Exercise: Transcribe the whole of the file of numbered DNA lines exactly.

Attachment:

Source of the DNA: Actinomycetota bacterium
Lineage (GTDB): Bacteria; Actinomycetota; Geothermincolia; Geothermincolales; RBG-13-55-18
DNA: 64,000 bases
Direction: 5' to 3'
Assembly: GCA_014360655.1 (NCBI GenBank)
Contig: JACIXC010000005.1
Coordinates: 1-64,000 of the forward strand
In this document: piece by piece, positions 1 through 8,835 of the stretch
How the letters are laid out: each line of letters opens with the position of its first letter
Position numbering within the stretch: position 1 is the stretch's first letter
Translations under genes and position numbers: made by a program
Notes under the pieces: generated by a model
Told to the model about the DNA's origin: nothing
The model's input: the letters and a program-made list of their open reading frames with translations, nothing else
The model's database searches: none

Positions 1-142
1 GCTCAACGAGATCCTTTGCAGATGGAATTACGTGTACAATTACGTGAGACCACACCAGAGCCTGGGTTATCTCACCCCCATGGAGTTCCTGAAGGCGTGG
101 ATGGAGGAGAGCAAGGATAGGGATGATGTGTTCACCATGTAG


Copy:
Source of the DNA: Actinomycetota bacterium
Lineage (GTDB): Bacteria; Actinomycetota; Geothermincolia; Geothermincolales; RBG-13-55-18
DNA: 64,000 bases
Direction: 5' to 3'
Assembly: GCA_014360655.1 (NCBI GenBank)
Contig: JACIXC010000005.1
Coordinates: 1-64,000 of the forward strand
In this document: piece by piece, positions 1 through 8,835 of the stretch
How the letters are laid out: each line of letters opens with the position of its first letter
Position numbering within the stretch: position 1 is the stretch's first letter
Translations under genes and position numbers: made by a program
Notes under the pieces: generated by a model
Told to the model about the DNA's origin: nothing
The model's input: the letters and a program-made list of their open reading frames with translations, nothing else
The model's database searches: none

Positions 1-142
1 GCTCAACGAGATCCTTTGCAGATGGAATTACGTGTACAATTACGTGAGACCACACCAGAGCCTGGGTTATCTCACCCCCATGGAGTTCCTGAAGGCGTGG
101 ATGGAGGAGAGCAAGGATAGGGATGATGTGTTCACCATGTAG